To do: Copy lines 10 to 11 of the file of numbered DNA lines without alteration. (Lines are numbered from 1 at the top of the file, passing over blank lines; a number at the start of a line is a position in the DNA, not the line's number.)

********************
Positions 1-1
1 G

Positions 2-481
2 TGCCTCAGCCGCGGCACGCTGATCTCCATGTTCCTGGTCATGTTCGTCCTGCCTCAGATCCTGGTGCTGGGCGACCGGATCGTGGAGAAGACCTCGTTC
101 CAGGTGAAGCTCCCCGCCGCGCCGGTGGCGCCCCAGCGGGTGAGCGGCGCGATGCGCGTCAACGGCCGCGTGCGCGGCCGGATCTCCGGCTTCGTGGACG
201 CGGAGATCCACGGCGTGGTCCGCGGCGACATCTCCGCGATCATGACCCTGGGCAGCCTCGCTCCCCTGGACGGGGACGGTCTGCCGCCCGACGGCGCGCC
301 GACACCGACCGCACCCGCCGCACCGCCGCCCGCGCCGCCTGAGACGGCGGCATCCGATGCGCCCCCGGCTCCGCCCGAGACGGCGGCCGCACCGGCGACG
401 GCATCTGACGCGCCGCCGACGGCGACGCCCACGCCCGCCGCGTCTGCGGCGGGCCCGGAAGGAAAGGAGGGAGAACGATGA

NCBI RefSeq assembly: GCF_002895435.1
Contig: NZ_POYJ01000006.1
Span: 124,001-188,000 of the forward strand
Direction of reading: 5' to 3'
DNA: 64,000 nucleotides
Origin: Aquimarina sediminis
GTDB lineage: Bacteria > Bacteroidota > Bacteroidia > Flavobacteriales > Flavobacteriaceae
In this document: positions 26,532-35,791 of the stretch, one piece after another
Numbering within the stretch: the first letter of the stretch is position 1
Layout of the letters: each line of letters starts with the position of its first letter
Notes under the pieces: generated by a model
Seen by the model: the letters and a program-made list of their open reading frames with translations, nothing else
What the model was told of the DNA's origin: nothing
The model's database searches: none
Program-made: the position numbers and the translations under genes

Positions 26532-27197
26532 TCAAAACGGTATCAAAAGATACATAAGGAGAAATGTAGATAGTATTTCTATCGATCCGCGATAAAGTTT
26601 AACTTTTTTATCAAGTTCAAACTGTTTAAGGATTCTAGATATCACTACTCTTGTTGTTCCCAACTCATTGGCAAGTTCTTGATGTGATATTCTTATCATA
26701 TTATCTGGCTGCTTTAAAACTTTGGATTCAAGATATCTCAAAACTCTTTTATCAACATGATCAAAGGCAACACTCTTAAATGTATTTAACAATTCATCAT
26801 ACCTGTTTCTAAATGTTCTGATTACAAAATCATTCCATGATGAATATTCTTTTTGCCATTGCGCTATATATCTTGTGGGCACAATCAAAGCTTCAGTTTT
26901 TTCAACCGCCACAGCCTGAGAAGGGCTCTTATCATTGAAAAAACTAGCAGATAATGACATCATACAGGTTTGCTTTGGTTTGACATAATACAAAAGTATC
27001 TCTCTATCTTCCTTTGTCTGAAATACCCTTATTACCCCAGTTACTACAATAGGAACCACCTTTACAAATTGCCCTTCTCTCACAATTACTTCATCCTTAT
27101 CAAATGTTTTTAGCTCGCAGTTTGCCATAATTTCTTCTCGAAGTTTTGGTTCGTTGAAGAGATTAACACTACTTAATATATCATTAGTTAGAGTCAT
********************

Contig: NZ_POYJ01000006.1
Span: 124,001-188,000 of the forward strand